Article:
I once wrote an email to Brian Keene, author of The Rising.
Surprisingly enough, he not only liked the email, apparently he has told his friends about it.
I’m just happy he got past the first two sentences.
Note, the following email contains spoilers of the very end of the book. You’ve been warned, so don’t come bitching to me when you figure out the ending.
I have two words for you…
I meant that with reverence.
There’s a reason why I would call you, someone I don’t even know, a sonovabitch (with reverence). It’s a little bit of a story. Hopefully, I still have your attention and you will read the email in its entirety. Maybe I won’t sound like a complete asshole by the end of it.
So last August, a few of my friends and I made the annual “pilgrimage” to Horrorfind. Hell, I don’t think I’m much of a pilgrim since I live in Annapolis, but friends from California flew out and one guy drove down from Jersey. I’ve always been the lazy one in the bunch, but this is all irrelevant. The point is, I was at Horrorfind.
One of the great things about Horrorfind Weekend that smokes the competition is its support for authors. I’ve been to a couple different horror conventions, but only Horrorfind has author readings, signings, tables, etc. I’ve been introduced to a couple of great authors thanks to Horrorfind – Jon Merz, Scott Nicholson, David Williams, Wrath James White (admittedly, I have yet to buy one of White’s books, but the man has an amazing presence when he reads his work). And now you.
I had picked up a flier for The Rising somewhere during my travels around the convention and, for some reason, the need to buy that book was at the back of my mind for months after the show. I can’t explain it. So one day my buddy (the one from Jersey) came down (made another pilgrimage) to my place to hang out for the weekend. It was actually the opening weekend for Dawn of the Dead (2004 version, of course) and that was one of the reasons he came down. Odd thing about being a horror fan, sometimes it is hard finding your own kind. You know they are out there, but they never seem to live nearby. Maybe that’s a good thing because, thankfully, I never see more than four Goth kids at any given time, in any given town – yet I’m starting to think they are the same four, they just travel from town to town making guest appearances. Unless it’s a Marilyn Manson concert (whom I like, but I won’t see because I hate crowds). But I digress.
Anyway, we popped into Barnes & Noble (or Borders, one of the two, they both suck) to browse around before the show and, again, those pestering needles hit my brain again; “buy that book.” Seeing how I forgot the title – ADD does that to a person – I asked my buddy from Jersey if he remembered it (as he was interested in it, too). Long story short, he remembered, Borders & Noble had it, I bought it and we were out the door.
I bought it on a Saturday, started it on the following Monday and finished it Tuesday night. Keep in mind, I am gainfully employed full-time.
The book, quite simply, was amazing.
I’m a fan of “apocalyptic” type books, but generally, they usually aren’t that good. There used to be only two that I have read and reread and reread. Stephen King’s The Stand (which is the definitive end-of-the-world book) and Robert McGammon’s Swan Song. Now there are three. Not only am I sure that I will reread your book, but I place my enjoyment of it well above Swan Song. It is that good. I read on your blog something along the lines that you don’t thing it’s your best work. That is downright frightening. Admittedly, I have not read any more of your work yet, but I can guarandamntee you that I will be picking up some more of your books.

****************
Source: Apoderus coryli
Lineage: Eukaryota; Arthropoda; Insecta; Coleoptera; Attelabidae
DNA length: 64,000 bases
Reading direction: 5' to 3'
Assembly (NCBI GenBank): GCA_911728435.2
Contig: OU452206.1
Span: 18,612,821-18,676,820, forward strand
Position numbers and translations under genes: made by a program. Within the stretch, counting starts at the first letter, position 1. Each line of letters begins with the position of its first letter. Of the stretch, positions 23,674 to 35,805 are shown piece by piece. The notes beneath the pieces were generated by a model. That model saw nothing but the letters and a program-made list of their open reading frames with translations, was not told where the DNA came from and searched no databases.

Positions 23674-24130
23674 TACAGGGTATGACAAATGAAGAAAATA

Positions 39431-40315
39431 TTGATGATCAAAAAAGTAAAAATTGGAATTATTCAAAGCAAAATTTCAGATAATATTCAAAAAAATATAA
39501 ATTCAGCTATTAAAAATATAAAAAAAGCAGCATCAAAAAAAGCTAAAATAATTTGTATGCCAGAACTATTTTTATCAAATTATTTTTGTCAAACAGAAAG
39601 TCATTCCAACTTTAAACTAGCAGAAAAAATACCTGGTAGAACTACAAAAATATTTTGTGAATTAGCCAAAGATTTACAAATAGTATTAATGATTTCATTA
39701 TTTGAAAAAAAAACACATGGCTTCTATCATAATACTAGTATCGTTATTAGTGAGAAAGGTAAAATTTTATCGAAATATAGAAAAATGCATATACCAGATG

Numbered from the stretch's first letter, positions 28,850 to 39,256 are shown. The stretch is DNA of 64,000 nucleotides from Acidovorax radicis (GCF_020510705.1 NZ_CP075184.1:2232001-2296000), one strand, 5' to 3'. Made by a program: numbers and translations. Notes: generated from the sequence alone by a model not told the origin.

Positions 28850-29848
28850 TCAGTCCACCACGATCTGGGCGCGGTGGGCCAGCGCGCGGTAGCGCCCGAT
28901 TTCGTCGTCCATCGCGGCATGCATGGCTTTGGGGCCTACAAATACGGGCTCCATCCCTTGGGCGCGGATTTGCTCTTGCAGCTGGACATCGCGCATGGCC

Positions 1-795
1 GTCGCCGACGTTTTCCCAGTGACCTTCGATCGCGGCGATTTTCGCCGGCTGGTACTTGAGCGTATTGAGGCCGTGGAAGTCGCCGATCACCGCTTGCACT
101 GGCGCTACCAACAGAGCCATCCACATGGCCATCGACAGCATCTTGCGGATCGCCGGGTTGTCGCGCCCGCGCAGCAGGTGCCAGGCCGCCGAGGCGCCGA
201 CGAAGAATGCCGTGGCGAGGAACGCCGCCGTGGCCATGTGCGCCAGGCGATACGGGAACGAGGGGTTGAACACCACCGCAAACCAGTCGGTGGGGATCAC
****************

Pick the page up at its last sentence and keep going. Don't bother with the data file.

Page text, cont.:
Now to the sonovabitch (with reverence) part…
As I was getting closer and closer to the end of Rising, I kept thinking to myself “how’s he going to wrap this up.” I was extremely concerned that after reading a helluva book, I was going to be let down by the ending. I was paranoid that it was going to end by having Jim running into the house, grabbing the boy, and they all ride off into the sunset. But, no! It wasn’t that damn simple.
YOU LEFT ME HANGING! You sonova, well, you get the point.
I felt like I was 13 years old all over again, and Han Solo was being carted off to Jabba the Hut and God only knows what was going on with Luke.
And I thank you for it.
Like Richard Laymon, you did two very important things that go against the grain of typical writers. First, and most importantly, you didn’t treat me, the reader, like an idiot. You didn’t spoon feed me and you didn’t give a fuck about my feelings. Which leads me to the second thing I liked about your book, you killed off quite a few likeable characters. Brian (can I call you Brian? You can call me Steve), you have a gift of developing great, likeable – sometimes unlikable – and interesting characters in a relatively short period of time (or pages). And you have no problem killing them off. God bless you for having the balls to do that. Certainly, I do not like seeing characters I like die, but without death, there is no drama, and man, you bring the pain. Thumbs up to you, sir.
Before I go, I have a couple questions, provided you have the time. I noticed in your bio on the back of the book, you are the fiction editor of Horrorfind.com. Are you going to be at this year’s Horrorfind? If so, will you be doing any readings? Also, are you still going to be in Burke on the 17th? Thanks for any info you can provide.
So that’s my diatribe. I hope you didn’t find it too much of a waste of your time.
If you haven’t read Keene’s work, you are missing out.